Artist: Fight the Fade
Album: What We Know
Label: EYC Records
Release Date: 05/11/12
Reviewer: Lee Brown
- House Of Cards
- Breaking Perceptions
- What We Know
- A Day Is coming
- I Repent (Bonus Track)
Those in the music business who believe in Jesus Christ typically take one of two paths: Either their music is “simply” shaped by their faith, or their music “simply” is their ministry. For the former group, producing exquisite music that honors their faith is the goal. For the second, the goal is the where the music will open up the life of someone, somewhere, to the truth of Christ. Of course, the word simply is in quotes to note that you can never give “simple” generalizations. However, the crux of the matter remains. Where some bands produce music and pray that God will use it, some actively seek to produce ministry and wrap it in a musical message.
Fight the Fade clearly goes beyond “simply” being influenced by their faith to a place where the band itself is first and foremost a ministry. And they don’t try to hide it. In fact, they make no bones of pointing out that they have given away over 10,000 copies of their previous albums at shows. The idea is simple, get the message out there at all costs.
It’s with this heart that the band is set to release the upcoming What We Know. The album follows their first studio album American Missionary, and features new lead vocalist Zene Smith. Stylistically it meanders from rock to grunge and incorporates a dash of some harder elements here and there. If I had to guess at the musical inspirations, I would place my bets on a mixture of bands from Disciple to Underoath.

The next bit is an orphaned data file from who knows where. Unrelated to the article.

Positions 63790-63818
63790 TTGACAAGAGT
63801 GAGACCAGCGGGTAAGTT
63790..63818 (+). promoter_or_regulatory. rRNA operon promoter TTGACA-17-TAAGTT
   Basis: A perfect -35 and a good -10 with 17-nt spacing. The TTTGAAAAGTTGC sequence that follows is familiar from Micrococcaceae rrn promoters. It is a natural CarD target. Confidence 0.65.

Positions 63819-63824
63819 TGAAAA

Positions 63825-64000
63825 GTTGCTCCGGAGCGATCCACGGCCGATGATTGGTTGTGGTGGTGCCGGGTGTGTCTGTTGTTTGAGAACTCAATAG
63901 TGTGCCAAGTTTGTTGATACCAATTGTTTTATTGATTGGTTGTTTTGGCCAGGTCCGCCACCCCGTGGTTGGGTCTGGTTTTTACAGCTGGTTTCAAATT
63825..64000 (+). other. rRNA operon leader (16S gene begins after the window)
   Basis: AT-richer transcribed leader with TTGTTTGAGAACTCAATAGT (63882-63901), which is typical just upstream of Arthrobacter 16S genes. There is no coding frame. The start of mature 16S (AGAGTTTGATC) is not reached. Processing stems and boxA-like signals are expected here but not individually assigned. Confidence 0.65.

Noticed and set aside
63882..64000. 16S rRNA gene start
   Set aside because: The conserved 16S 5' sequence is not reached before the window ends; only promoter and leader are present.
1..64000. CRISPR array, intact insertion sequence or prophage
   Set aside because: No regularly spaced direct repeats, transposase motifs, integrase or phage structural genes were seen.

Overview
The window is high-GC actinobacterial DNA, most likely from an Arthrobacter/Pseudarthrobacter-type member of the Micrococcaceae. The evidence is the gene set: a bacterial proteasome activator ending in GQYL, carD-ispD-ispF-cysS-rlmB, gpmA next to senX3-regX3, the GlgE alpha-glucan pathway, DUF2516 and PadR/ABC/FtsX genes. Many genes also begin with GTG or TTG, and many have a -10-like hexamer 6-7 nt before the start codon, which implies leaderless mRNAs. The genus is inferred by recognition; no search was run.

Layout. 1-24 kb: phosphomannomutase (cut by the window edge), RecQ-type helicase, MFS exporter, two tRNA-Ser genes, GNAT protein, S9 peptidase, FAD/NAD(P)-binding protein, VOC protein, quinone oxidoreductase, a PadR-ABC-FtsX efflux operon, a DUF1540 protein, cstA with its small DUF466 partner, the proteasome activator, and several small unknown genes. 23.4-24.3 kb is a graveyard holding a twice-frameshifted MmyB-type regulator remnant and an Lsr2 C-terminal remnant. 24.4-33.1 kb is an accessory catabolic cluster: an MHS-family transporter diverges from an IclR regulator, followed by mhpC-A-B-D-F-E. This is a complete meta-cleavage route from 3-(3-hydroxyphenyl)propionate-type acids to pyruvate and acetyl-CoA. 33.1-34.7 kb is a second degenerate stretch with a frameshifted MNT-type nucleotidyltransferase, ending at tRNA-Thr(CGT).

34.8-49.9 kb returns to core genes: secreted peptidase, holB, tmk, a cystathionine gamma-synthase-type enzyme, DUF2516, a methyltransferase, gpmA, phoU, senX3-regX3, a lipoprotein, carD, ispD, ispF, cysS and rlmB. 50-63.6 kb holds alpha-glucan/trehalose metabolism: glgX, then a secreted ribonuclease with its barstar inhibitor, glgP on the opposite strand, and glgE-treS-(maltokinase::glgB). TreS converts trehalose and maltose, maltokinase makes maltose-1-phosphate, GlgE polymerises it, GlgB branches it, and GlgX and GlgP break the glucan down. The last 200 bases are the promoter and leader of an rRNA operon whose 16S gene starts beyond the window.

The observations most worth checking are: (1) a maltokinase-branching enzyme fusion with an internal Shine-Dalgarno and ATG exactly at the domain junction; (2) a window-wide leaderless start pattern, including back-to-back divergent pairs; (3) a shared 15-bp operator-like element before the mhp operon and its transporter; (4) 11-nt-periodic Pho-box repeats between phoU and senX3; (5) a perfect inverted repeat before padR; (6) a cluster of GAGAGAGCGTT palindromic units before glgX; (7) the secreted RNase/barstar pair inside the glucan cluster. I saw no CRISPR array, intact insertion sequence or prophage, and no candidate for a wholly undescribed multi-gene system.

At just eight tracks, (actually seven if you consider that the last song is listed as a bonus track) What We Know is a rather quick listen. The album begins with “House of Cards,” which you can download for free from their website. As an opening track “House of Cards” is a wise choice. The song combines many of the musical elements which recur throughout the rest of the album. In terms of the message of the song, FTF conveys a message of living for the true source of life and tearing down the fake things we try to base our life on.
“Breaking Perceptions” and the title track “What We Know” pick up where the first track leaves off with some deep guitar riffs and melodic crooning. Fans of Disciple and the 2010 (or so) line up of Decyfer Down will find a style that feels familiar and comfortable. Both tracks continue the message of hope, while moving the message sharply into the realms of declaration and testimony.
“Tomorrow” speaks to the pain of losing a loved one and not knowing where you may not get another chance to tell someone you love them. “Sycar” quickly returns the album to a testimonial focus while focusing on Jesus’ promise to “drink this water and never thirst again.” “A Day is Coming” serves as the bands’ battle song, stating, “a day is coming when we will arise. It’s already started to bottle up inside. So strap on your armor, raise your shields to the sky, cause a day is coming when your walls are set on fire.” If you only get the chance to sample one FTF track leading into this album, “A Day is Coming” is a great place to start. While it certainly doesn’t break any molds, it shows an energy and passion that characterizes FTF.
“Collapse” repeats the lyrics of the opening track, only setting them to more of a power-ballad feel. If one is to consider this the “official” final track of the album, it fits well as in its role… However, there’s the “bonus track.” From a ministry standpoint, it makes sense that “I Repent” close out the album. In concert, this is certainly that song the band should play after pretending they’re done with their set list; possibly doing a short worship set afterward for good measure. For the flow of an album, however, “Collapse” makes more sense to close out the album.
Overall: “What We Know” is ministry in the form of music. The album has potential to find FTF a solid fan base, but possibly fits too comfortably into the mold of some of the bands mentioned above (especially Disciple). Make no mistakes, though, this album is a vehicle for its message. Despite its short set list, the band refuses to miss a single opportunity to present the risen Christ. At only eight tracks, however, just as you’re becoming friends it’s time to say goodbye.